South Florida Haitians push for immigration rule changes in wake of Hurricane Matthew

2016-10-23T15:07:37+00:00 October 23rd, 2016|Business, News, Politics|

Gillesandres Noel had just arrived in Puerto Rico from Haiti. It was 2013, and his brother Greg expected it would be a just matter of heartbeats until he would be reunited with his older sibling.

But after a short stint on American soil, the older Noel was returned to that island-nation then – as it is still – recovering from the effects of the 2010 earthquake. Greg Noel, now a sophomore at Broward College, has yet to see him again.

A six-year policy relaxing immigration and deportation policies for Haitians in response to the temblor expired earlier this year. With devastation again visited on the country earlier this month in the form of Hurricane Matthew, South Florida Haitians are calling on the Obama administration to show compassion for the country’s plight and allow more refugees to come and stay here.

Others go further, saying South Florida’s second-largest immigrant group should be given the same ease of attaining residency and citizenship as the largest: Cubans.

By Jayda Hall and Abischai Joseph
South Florida News Service
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Ketley Joachim, a North Miami Beach resident, was born in Haiti but raised here.

“The Haitian community has always been excluded,” Joachim said. “It’s hurtful right now because we’re at the end of the first black president’s term, and with Haiti being the first black republic, we thought that Obama would understand. But he didn’t.”

Joachim also said that Haitians come to America to either get an education or to send money to their families back home.

“We [Haitians] don’t ask for handouts,” she said. “You won’t find a Haitian that comes here to sit on their butt. You have a responsibility to your family in Haiti, and if you don’t work, they don’t eat.”

Gillesandres Noel, now 35, worked as a paralegal in Haiti. He worked to take care of his son and girlfriend and to put his younger sister through nursing school, said his brother. But Haiti, still reeling from the 2010 earthquake, was a less than ideal place to live.

The older Noel asked his father for money, said Greg Noel, who gave him $3,000, a huge sum of money to them.

His brother wanted to start a new life and to send for his girlfriend and son. But the brief trip to Puerto Rico and the resulting deportation drained all those funds, and he had to start over.

Many Haitians do find their way to the U.S. and South Florida, of course, though the route is hard. Ronald Williams, 42, arrived in Gainesville in May 2014 with just a gym bag full of clothes.

Williams, who cobbles together a living working with crops, said though he received a temporary visa, becoming a permanent legal resident has been a struggle. He had not been able to get a work permit or get a Social Security card until a few months ago.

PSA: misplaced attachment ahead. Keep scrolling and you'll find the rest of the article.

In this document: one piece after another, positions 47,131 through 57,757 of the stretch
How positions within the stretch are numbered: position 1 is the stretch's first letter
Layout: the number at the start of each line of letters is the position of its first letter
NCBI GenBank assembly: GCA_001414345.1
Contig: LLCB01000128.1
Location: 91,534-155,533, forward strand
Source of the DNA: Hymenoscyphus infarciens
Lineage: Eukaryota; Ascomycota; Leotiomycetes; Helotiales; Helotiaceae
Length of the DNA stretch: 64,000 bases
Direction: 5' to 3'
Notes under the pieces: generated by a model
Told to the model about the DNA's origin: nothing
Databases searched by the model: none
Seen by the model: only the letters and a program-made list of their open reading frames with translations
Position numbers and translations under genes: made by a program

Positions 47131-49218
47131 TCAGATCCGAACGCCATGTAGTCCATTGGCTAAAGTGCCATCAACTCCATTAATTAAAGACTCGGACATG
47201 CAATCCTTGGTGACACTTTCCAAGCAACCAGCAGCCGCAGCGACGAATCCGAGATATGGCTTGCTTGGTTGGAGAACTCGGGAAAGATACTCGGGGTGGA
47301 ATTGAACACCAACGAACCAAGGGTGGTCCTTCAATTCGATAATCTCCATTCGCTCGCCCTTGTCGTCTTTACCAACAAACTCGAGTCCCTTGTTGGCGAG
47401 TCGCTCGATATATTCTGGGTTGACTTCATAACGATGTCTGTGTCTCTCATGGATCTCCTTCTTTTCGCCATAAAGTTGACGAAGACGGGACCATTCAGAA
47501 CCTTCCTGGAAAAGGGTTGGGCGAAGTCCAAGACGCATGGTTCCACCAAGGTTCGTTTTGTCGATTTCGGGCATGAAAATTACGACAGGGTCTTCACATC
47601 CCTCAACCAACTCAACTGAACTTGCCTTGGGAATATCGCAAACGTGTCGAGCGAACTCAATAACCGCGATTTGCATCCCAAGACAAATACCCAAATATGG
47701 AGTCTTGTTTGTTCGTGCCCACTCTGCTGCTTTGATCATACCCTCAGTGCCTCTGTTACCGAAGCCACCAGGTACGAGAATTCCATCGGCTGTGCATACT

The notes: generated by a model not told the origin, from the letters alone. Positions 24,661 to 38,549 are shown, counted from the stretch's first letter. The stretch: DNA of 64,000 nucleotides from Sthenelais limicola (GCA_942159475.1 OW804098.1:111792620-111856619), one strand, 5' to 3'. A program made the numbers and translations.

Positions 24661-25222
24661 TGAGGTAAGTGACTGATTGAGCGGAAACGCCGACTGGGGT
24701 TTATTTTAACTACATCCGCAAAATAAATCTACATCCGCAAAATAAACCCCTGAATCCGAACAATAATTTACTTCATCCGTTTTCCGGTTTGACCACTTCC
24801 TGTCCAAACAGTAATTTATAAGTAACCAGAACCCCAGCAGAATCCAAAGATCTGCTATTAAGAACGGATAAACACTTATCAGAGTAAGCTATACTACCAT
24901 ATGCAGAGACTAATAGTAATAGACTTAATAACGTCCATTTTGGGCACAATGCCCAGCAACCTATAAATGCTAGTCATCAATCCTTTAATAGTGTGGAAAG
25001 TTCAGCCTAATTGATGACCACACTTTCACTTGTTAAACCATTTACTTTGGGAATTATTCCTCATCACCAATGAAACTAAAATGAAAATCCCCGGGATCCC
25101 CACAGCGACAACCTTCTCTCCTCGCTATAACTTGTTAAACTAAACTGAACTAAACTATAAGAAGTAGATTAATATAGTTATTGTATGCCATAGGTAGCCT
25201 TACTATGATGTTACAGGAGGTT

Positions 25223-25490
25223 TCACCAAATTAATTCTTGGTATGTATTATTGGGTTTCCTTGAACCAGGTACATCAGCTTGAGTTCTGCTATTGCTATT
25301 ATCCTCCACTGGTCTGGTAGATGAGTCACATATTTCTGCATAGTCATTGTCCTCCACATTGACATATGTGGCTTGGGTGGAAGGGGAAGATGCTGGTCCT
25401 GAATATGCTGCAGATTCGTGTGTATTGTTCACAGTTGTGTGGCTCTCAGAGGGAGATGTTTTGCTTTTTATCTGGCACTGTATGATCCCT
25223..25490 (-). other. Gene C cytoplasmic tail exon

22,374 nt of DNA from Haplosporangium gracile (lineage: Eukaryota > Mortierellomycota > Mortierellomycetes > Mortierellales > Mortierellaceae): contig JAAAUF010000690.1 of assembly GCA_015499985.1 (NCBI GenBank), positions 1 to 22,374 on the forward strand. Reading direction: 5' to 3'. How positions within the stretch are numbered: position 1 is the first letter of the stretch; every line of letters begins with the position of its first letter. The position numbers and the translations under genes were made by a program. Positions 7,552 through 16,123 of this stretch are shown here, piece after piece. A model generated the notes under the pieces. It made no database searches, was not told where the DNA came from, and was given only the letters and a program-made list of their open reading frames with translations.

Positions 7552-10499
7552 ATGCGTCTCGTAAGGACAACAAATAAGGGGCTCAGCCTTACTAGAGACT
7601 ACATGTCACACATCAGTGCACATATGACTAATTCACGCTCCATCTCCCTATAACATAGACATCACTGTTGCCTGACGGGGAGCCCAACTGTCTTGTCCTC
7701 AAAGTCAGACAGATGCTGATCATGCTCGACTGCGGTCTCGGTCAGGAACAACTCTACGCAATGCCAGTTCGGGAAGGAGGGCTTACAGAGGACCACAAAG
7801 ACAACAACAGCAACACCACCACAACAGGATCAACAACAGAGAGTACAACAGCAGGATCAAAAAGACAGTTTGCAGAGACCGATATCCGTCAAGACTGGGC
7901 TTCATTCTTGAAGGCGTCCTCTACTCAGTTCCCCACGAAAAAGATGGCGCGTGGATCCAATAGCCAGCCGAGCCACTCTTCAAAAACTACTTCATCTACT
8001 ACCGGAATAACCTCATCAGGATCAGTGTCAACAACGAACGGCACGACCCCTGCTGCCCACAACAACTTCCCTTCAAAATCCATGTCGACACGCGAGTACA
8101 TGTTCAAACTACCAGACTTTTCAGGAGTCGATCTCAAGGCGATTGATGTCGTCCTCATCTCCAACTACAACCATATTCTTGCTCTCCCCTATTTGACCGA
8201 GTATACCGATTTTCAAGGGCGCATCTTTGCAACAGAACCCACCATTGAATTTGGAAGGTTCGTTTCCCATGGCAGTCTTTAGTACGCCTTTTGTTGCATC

Williams works in a plant field in Homestead, beginning the day at 5:30 am and not ending until at least 4:30 pm, and sometimes 6:30 pm, depending on the weather. He said he makes about $400 every two weeks, in part due to federal rules that exempt agricultural workers from many overtime and minimum wage protections.

“I continue to work in the rain, in the hot sun, and the cold every time, though it aches my body because I want to be here as a resident,” said Williams in Creole. “I make very little money and have to pay rent, buy food, send money to my family, pay a translator to help me out, and try to treat myself every once in awhile.”

Williams said he received a work permit and Social Security Number in August. He said he wants to learn English, get a driver’s license and find a new job.

“Sometimes I wish we had the same chances like Cubans so I wouldn’t have to go through a long process to become a resident, and I hope the US starts to see the devastation in Haiti,” he said. “We are hard-working people like everyone else and we need immediate help in America and Haiti.”

After the 2010 earthquake, the US government gave Haitians Temporary Protected Status, meaning undocumented immigrants were generally not deported and most were eligible to receive work permits. The designation expired on Jan. 22 of this year, only a few months before Hurricane Matthew killed hundreds, displaced thousands and placed the economy of Haiti, literally, underwater.

For some, it all seems hopeless. Jessica Victor, a North Miami resident, said Haitians are generally neglected and believes little will change

“I don’t think it will improve because look at the country after the last earthquake,” Victor said. “If [the U.S.] didn’t help out last time, they won’t now.”

Others are proactive. Marleine Bastien, the executive director of Haitian Women of Miami, said the community needs to fight for change.

Bastien said she is looking for 100,000 signatures for a petition that will urge Obama to allow more Haitian refugees to stay in America, given the political and social unrest in the aftermath of the hurricane.

“They always find a way to shut us down,” she said, referring to state and federal officials. “Residents need to fight for Haiti’s respect, and this is the time to push.

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